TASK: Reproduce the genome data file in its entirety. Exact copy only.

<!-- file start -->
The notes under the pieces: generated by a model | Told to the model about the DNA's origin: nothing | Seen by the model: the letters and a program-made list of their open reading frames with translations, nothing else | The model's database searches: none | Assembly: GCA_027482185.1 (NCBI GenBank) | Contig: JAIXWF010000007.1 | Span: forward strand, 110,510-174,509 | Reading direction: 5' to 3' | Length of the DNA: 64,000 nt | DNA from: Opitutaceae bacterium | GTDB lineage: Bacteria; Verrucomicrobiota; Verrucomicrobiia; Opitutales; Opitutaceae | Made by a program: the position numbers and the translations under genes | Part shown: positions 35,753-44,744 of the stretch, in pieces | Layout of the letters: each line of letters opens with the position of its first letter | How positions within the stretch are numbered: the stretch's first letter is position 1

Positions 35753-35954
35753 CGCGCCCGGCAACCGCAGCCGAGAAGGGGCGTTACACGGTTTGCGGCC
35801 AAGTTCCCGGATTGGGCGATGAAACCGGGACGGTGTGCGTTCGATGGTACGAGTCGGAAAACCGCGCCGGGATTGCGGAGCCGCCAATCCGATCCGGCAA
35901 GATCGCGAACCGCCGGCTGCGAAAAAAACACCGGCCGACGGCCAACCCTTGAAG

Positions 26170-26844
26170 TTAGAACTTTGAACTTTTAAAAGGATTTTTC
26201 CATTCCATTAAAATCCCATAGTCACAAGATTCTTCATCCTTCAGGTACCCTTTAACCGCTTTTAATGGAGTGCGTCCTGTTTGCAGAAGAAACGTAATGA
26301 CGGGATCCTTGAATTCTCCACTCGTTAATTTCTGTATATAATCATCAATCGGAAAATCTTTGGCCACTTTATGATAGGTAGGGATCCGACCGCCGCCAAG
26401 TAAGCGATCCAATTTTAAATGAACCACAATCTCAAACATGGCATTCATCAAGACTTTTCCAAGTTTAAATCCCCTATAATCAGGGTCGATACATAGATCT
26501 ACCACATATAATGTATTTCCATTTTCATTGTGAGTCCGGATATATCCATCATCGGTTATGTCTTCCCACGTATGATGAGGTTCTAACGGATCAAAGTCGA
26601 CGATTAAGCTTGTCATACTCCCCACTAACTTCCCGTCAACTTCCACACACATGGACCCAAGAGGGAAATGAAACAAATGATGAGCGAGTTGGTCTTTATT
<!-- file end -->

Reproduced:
The notes under the pieces: generated by a model | Told to the model about the DNA's origin: nothing | Seen by the model: the letters and a program-made list of their open reading frames with translations, nothing else | The model's database searches: none | Assembly: GCA_027482185.1 (NCBI GenBank) | Contig: JAIXWF010000007.1 | Span: forward strand, 110,510-174,509 | Reading direction: 5' to 3' | Length of the DNA: 64,000 nt | DNA from: Opitutaceae bacterium | GTDB lineage: Bacteria; Verrucomicrobiota; Verrucomicrobiia; Opitutales; Opitutaceae | Made by a program: the position numbers and the translations under genes | Part shown: positions 35,753-44,744 of the stretch, in pieces | Layout of the letters: each line of letters opens with the position of its first letter | How positions within the stretch are numbered: the stretch's first letter is position 1

Positions 35753-35954
35753 CGCGCCCGGCAACCGCAGCCGAGAAGGGGCGTTACACGGTTTGCGGCC
35801 AAGTTCCCGGATTGGGCGATGAAACCGGGACGGTGTGCGTTCGATGGTACGAGTCGGAAAACCGCGCCGGGATTGCGGAGCCGCCAATCCGATCCGGCAA
35901 GATCGCGAACCGCCGGCTGCGAAAAAAACACCGGCCGACGGCCAACCCTTGAAG

Positions 26170-26844
26170 TTAGAACTTTGAACTTTTAAAAGGATTTTTC
26201 CATTCCATTAAAATCCCATAGTCACAAGATTCTTCATCCTTCAGGTACCCTTTAACCGCTTTTAATGGAGTGCGTCCTGTTTGCAGAAGAAACGTAATGA
26301 CGGGATCCTTGAATTCTCCACTCGTTAATTTCTGTATATAATCATCAATCGGAAAATCTTTGGCCACTTTATGATAGGTAGGGATCCGACCGCCGCCAAG
26401 TAAGCGATCCAATTTTAAATGAACCACAATCTCAAACATGGCATTCATCAAGACTTTTCCAAGTTTAAATCCCCTATAATCAGGGTCGATACATAGATCT
26501 ACCACATATAATGTATTTCCATTTTCATTGTGAGTCCGGATATATCCATCATCGGTTATGTCTTCCCACGTATGATGAGGTTCTAACGGATCAAAGTCGA
26601 CGATTAAGCTTGTCATACTCCCCACTAACTTCCCGTCAACTTCCACACACATGGACCCAAGAGGGAAATGAAACAAATGATGAGCGAGTTGGTCTTTATT